The other thing that’s on my mind is that I have recently offered two local primary school the opportunity to train one member of their Key Stage 1 teams entirely free of charge. This is partly because I would genuinely like to contribute something to my local community and, of course, partly because I hoped that, if they did agree to send someone, they would be so blown away by the efficacy of the Sounds-Write programme, they’d be banging on the door within six months begging to train more.
So, what was the response? In the case of one of the schools, the head teacher, who said he’d look at the website and, presumably, see that Sounds-Write has been accepted for match funding, as well as being scrutinised by the DfE, never even bothered to reply. In the case of the other school, after an initial reply – a couple of days after the course began – on a second prompting, replied that the school was ‘ok’. This, I hasten to add, is a school attended by two children I have been teaching to read and spell and who clearly have not been getting clear instruction.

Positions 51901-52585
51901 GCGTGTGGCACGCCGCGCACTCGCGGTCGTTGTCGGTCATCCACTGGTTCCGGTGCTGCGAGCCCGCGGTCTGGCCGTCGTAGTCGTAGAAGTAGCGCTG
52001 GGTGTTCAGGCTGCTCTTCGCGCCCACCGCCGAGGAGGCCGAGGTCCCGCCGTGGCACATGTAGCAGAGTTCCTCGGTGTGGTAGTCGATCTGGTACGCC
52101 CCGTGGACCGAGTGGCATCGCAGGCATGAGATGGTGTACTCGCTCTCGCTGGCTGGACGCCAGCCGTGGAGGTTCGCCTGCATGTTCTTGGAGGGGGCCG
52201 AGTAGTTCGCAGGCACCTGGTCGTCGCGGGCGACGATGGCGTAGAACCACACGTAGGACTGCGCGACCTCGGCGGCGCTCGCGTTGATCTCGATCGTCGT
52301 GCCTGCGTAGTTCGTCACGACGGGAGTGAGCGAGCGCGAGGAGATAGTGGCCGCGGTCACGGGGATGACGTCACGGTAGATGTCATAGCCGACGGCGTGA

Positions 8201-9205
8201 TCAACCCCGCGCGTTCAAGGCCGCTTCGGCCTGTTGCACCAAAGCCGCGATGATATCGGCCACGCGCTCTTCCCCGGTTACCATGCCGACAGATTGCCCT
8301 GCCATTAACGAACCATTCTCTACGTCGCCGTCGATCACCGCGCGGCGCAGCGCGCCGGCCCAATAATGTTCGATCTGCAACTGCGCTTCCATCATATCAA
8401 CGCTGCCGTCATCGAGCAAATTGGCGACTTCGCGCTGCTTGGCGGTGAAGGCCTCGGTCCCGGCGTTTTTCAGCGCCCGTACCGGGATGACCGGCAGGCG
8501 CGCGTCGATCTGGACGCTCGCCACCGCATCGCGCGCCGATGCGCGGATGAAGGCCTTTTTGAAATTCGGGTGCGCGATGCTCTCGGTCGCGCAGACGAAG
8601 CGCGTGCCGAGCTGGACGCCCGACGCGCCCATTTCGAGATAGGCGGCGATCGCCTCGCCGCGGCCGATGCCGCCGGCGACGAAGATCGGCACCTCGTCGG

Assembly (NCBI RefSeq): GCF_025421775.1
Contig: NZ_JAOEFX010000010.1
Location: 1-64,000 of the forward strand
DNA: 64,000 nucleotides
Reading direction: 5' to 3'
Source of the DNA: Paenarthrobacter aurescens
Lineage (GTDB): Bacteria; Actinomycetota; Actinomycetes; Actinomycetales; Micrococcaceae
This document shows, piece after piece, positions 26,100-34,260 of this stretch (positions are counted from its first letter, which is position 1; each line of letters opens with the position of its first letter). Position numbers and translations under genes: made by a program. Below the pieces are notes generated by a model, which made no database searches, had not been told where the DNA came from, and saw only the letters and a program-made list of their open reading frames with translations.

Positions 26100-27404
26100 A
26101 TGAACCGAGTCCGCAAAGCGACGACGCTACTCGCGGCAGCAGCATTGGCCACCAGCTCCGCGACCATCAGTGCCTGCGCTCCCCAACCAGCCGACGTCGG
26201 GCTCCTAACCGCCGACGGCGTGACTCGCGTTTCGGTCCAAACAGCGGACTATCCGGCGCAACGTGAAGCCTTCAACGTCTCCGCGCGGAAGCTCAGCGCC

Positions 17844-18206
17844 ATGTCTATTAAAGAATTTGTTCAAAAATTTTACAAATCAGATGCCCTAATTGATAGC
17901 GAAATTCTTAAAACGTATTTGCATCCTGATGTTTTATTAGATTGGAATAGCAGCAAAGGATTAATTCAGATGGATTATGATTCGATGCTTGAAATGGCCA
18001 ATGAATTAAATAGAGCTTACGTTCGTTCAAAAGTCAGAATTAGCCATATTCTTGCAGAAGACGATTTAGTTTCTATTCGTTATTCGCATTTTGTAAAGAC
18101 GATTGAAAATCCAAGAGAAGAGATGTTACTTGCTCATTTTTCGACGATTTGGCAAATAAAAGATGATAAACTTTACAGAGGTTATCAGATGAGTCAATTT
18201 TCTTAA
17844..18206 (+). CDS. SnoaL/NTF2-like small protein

Again, in both cases, I also offered to go in and talk them and/or their respective staffs about Sounds-Write and to explain how the programme works and the kinds of results one might expect if they were to implement the programme. In neither case was there any response.
I shall be very interested to see what kinds of results are produced by both schools after the DfE’s new phonics screening check in June. We’ll see then whether or not they are justified in having confidence in what they are doing.